June 2, 2023

La Ronge Northerner

Complete Canadian News World

Walmart lifts guidance, bucking weaker retail trends. The arrow is on the rise.

Wal-Mart stock was rising on Thursday after the retail giant reported first-quarter adjusted earnings and revenue that beat Wall Street expectations and raised its forecast for the fiscal year.

Wal-Mart (stock ticker: WMT) reported adjusted earnings of $1.47 per share on revenue of $152.3 billion. Analysts polled by FactSet were expecting adjusted earnings of $1.32 per share on revenue of $148.9 billion.

Same-store sales in the United States rose 7.4%, ahead of analyst estimates of 5.5%.

“We had a strong quarter. Globally, corporate sales were strong, with e-commerce up 26%,” CEO Doug McMillon said in the earnings release. “We raised expenses, expanded operating margin, and increased profit before sales.”

The retailer also raised guidance for fiscal 2024. The company now expects adjusted earnings of $6.10 to $6.20 per share. Analysts surveyed by FactSet expected 2024 fiscal earnings of $6.14. Revenue for the year is now expected to increase by about 3.5%.

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Guidance for the current quarter was below consensus. Wal-Mart said it expects second-quarter earnings of between $1.63 and $1.68 per share. Analysts surveyed by FactSet had expected a dividend of $1.71.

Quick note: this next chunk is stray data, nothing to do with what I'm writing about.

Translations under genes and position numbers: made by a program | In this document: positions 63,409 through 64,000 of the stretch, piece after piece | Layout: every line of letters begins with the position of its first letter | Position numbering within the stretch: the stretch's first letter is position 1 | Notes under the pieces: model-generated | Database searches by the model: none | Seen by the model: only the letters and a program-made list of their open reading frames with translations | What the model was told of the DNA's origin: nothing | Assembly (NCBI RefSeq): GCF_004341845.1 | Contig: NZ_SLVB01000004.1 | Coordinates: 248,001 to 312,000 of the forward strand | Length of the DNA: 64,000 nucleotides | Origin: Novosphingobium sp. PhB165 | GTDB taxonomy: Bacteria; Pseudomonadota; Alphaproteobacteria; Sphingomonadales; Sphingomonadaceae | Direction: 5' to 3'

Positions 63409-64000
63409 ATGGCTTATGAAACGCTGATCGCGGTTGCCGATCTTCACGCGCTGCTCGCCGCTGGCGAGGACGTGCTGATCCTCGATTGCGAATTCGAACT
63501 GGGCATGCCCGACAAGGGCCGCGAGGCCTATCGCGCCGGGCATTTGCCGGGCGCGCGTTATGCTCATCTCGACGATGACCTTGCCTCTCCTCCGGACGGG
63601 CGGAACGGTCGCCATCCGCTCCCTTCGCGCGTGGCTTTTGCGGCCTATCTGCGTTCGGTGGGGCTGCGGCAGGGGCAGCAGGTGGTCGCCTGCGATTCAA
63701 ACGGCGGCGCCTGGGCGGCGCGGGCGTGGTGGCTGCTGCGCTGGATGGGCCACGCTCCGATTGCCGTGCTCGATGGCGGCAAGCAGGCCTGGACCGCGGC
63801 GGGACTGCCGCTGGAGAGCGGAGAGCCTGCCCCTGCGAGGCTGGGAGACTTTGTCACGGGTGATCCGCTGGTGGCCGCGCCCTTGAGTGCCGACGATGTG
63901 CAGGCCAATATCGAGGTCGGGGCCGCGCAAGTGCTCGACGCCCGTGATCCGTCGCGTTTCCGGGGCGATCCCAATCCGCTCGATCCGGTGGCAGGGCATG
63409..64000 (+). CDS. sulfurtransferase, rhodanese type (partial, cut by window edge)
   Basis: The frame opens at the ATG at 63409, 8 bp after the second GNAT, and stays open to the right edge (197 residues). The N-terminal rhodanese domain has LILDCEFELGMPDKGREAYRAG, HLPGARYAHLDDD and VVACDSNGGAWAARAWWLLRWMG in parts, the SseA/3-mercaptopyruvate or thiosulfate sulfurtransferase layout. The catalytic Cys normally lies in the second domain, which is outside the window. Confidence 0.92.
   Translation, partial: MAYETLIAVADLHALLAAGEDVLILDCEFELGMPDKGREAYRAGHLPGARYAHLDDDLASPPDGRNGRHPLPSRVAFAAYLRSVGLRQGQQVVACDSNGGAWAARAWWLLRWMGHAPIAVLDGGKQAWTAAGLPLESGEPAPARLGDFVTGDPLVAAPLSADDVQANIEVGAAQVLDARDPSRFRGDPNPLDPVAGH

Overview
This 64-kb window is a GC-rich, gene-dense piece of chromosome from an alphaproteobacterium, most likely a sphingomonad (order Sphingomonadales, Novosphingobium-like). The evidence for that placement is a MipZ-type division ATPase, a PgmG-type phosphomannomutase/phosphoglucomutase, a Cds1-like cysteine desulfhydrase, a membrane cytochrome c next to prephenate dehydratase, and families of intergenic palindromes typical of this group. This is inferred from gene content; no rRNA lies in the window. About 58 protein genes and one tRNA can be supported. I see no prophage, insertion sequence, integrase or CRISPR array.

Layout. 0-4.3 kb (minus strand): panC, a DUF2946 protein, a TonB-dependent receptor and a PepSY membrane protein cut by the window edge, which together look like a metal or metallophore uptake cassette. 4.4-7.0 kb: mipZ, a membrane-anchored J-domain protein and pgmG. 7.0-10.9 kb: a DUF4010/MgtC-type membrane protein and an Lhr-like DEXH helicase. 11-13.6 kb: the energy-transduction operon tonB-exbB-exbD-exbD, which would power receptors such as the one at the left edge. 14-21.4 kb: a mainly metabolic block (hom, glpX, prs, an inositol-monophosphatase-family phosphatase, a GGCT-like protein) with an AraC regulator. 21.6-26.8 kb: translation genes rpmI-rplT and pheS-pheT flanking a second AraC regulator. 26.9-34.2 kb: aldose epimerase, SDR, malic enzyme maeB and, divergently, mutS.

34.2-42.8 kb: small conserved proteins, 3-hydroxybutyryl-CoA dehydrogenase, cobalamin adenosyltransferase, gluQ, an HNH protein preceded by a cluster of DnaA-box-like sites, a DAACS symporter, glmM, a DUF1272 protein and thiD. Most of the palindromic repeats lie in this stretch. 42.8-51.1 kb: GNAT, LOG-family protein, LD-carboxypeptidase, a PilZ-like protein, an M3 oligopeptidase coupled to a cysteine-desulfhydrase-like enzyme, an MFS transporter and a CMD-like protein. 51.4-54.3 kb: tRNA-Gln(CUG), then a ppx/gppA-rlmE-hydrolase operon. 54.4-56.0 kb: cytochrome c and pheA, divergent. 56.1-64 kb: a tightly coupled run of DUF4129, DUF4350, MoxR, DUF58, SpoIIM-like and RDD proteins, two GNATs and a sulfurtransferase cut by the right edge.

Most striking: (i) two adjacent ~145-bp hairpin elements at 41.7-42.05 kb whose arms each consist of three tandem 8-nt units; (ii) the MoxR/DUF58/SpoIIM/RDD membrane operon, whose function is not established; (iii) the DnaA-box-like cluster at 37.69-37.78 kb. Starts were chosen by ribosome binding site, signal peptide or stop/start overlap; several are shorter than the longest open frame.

The stock rose 1.8% in pre-market trading.

Ahead of Walmart’s results, retail earnings season was off to a muted start. Target (TGT) posted earnings that were better than expected, though the large company sounded a cautious note with its guidance. TJX Cos retails off-price. (TJX) also provided a pessimistic outlook for the second quarter. Both stocks zigzag on their results.

Target and TJX focus more on discretionary products like clothing, a category that has taken a hit because inflation forces shoppers to spend more on essentials like food. Even Home Depot (HD) noted weakness in discretionary sales when it reported results on Tuesday.

Walmart, by contrast, excels at selling essentials, which is why it has earned its reputation as a more defensive retailer.

However, the company has not been immune to changing spending patterns. For example, it was caught last year when shoppers quickly stopped buying discretionary products like clothing and household goods. The shift forced the management to lower the steering sharply.

And Wal-Mart sounded the alarm again in February. The company provided weak forecasts, which overshadowed its strong numbers, warning that shoppers are feeling the pinch. Now, Wal-Mart’s outlook is again key to the stock.

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Investors were also eager to get information on how Walmart’s lower-income core shoppers are doing.

“Looking forward, I believe Wal-Mart will continue to gain market share in the food and grocery retail business as American consumers flock to its stores amid the current economic backdrop of continued high inflation and recession fears,” said Jesse Cohen, senior analyst at Investing. com, Thursday Books.

Write to Teresa.riv[email protected] and Angela Palumbo at [email protected]